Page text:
The Young Pioneer Project is an innovative, creative, multi-disciplinary team approach to behavioral change, leadership development and academic proficiency. We create tomorrow’s leaders. If you are interested in developing leadership and character in our children, especially those at risk, read on.
Visitors to any given session of The Young Pioneer Project are likely to be pleasantly surprised. For this is not your standard classroom program. Nor is it the usual mixture of afterschool activities designed to entertain young people or keep them busy.
Walk into a session of The Young Pioneer Project and you will observe 4 to 5 specialists utilizing music, art, storytelling, cultural awareness, role-playing, and training in conflict resolution and principles of character and leadership to motivate and encourage positive changes in attitude and behavior.
Many hands-on interactive activities are designed into the curriculum. Additional components added to the curriculum are entrepreneurial and job-readiness training. Students are asked to become “young pioneers” and regularly, repetitiously recite a “Young Pioneer Pledge” as well as the “8 Qualities of a Young Pioneer.”
The Young Pioneer Project is a concept of a village where the elders (the Specialists) stimulate the young pioneers to base their actions and thoughts on the NGUZO SABA or Seven Principles of KWANZAA. This team approach is unique; Specialists are concerned, dedicated persons who have expertise as educators, artists, playwrights, musicians, poets and conflict negotiators.
The Young Pioneer Project was piloted in 6 public schools in the Greater Cleveland area and a neighborhood center. Judging from the feedback and evaluations we received from students, parents, teachers and administrators, the participants grew in character and positive actions.
Many of the children who were selected to be part of the project were extremely disruptive, rude, and uncooperative and generally labeled “at risk.” While we are aware that change doesn’t occur overnight and that many other factors impact our youth, we’re confident that the long-term (and some short-term) effects of this serious project will be of great benefit to the children and the community at large.
Contemporary sociologists and social workers are examining the troubling statistics among youth and particularly inner city youth who are often considered “at risk.” Many factors impact our children: the high numbers of unwed teen pregnancies, substance abuse, poverty and single mothers struggling to raise children who are sometimes angry and frustrated, media which bombards our young people with programs and often music that demoralizes and degrades while glamorizing a culture of disrespect, violence and immorality.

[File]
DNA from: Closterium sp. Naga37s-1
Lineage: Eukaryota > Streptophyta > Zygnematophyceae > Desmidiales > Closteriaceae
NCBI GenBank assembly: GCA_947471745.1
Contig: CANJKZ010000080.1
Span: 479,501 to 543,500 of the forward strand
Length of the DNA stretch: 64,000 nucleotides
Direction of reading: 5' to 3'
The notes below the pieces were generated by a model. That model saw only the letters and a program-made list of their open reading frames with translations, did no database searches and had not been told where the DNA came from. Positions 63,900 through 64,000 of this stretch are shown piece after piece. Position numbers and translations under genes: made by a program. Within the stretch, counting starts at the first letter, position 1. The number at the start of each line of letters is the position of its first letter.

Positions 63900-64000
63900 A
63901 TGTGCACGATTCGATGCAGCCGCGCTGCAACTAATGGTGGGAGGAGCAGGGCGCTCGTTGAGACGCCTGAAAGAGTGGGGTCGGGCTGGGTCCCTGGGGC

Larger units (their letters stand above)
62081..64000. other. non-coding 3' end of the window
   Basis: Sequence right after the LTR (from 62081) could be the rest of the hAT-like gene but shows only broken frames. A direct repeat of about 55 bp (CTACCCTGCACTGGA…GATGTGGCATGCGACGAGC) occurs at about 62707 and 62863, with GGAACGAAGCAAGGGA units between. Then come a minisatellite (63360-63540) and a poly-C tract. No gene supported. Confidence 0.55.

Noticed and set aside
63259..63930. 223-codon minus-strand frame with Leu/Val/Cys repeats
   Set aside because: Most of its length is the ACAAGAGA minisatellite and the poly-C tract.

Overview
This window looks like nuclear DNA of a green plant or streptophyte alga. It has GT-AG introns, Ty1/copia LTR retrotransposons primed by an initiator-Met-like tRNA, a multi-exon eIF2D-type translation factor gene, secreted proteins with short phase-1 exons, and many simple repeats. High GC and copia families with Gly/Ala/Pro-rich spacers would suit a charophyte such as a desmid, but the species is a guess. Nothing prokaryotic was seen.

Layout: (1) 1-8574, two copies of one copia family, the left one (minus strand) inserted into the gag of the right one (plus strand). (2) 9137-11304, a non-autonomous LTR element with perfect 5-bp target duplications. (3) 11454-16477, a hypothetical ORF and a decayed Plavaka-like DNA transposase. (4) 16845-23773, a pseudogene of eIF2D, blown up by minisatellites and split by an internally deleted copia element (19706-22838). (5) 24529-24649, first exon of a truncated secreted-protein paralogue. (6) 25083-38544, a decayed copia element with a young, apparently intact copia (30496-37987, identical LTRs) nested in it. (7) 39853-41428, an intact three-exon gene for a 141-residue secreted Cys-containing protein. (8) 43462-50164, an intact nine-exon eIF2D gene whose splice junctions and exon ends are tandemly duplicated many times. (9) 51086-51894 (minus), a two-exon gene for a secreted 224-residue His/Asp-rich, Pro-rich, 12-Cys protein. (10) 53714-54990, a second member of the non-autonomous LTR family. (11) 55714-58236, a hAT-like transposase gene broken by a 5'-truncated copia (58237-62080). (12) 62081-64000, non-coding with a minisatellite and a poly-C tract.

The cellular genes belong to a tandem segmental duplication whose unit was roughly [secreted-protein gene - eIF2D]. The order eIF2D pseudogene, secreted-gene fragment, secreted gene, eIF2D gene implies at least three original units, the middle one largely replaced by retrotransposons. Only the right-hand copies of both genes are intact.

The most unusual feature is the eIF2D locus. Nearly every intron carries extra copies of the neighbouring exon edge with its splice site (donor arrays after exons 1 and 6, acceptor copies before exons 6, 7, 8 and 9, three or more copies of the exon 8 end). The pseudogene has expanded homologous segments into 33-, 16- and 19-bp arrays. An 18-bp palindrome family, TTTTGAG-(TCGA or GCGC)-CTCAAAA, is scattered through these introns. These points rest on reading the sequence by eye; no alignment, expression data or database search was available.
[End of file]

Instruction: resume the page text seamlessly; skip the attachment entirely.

The impact is a frightening situation of many children who are delinquent, truant and lacking the positive character traits that promote healthy social interaction, academic well-being and self-sufficiency.
Shifting the Paradigm: The Foundation of the Young Pioneer Project
The metamorphosis through which our youth must go in order to become intelligent, cooperative and compassionate participants in a healthy society, necessitates a vast transformation in character and behavior. In order to bring about such a transformation in the behavior of many of today’s youth, the Dasi-Ziyad Family Institute explored the concept of changing the mind or thought patterns which are the framework for behavior.
In other words, change the mental and emotional outlook, provide strong role models in a supportive environment and changes in behavior will follow. Thus was born The Young Pioneer Project, an innovative, creative multi-disciplinary Team approach to behavioral change and academic enrichment. It is a comprehensive project which impacts the social, academic and spiritual dimensions of a young person.
Practical Application of the Young Pioneer Project
A team of specialists including musicians, educators, artists, poets, martial artists and mediators with expertise in conflict resolution, bring an extraordinary level of commitment and skill to the project. The team operates together in each session in the concept of a village where the specialists are the “elders” and the students are the “young pioneers.”
This village is based on the seven Kwanzaa principles or the Nguzo Saba: Unity, self-determination, collective work & responsibility, cooperative economics, purpose, creativity and faith. There are 8 qualities of a young pioneer which are continuously emphasized and a Young Pioneer Pledge which is recited daily. Students quickly take to the team of skilled, caring professionals and the unusual curriculum.
This exciting, innovative Young Pioneer Project was implemented in 6 greater Cleveland Public schools and a neighborhood center during the 2001-2002 school year, and served approximately 200 children, most of whom were labeled “at risk”. The curriculum for the Young Pioneer Project is a unique one which fosters character and leadership development, cultural awareness, life skills, reading and math enrichment, utilizing music, art, drama and training in communication, goal-setting and conflict resolution. For older students, job readiness, financial literacy and career exploration are added features of the curriculum.
While we initially began with one class at each school, upon noting the effectiveness of The Young Pioneer Project curriculum, some school administrators requested that we conduct other Young Pioneer Project sessions with additional classes at their schools. The curriculum of The Young Pioneer Project is a highly interactive and practical one wherein students learn by doing.
For implementation of The Young Pioneer Project in your school, agency or neighborhood center, please contact us.